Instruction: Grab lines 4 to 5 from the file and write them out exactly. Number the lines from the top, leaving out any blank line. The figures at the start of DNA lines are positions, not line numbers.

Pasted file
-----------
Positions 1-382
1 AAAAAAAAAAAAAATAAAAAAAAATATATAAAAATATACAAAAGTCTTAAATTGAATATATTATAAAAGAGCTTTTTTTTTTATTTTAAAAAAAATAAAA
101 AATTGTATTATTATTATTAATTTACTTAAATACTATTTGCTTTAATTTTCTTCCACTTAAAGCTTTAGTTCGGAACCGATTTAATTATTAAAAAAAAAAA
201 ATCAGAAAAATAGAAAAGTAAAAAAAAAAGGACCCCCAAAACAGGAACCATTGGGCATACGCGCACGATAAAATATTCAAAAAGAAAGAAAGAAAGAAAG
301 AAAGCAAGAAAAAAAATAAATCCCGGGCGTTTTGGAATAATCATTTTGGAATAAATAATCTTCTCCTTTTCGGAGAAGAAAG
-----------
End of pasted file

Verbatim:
201 ATCAGAAAAATAGAAAAGTAAAAAAAAAAGGACCCCCAAAACAGGAACCATTGGGCATACGCGCACGATAAAATATTCAAAAAGAAAGAAAGAAAGAAAG
301 AAAGCAAGAAAAAAAATAAATCCCGGGCGTTTTGGAATAATCATTTTGGAATAAATAATCTTCTCCTTTTCGGAGAAGAAAG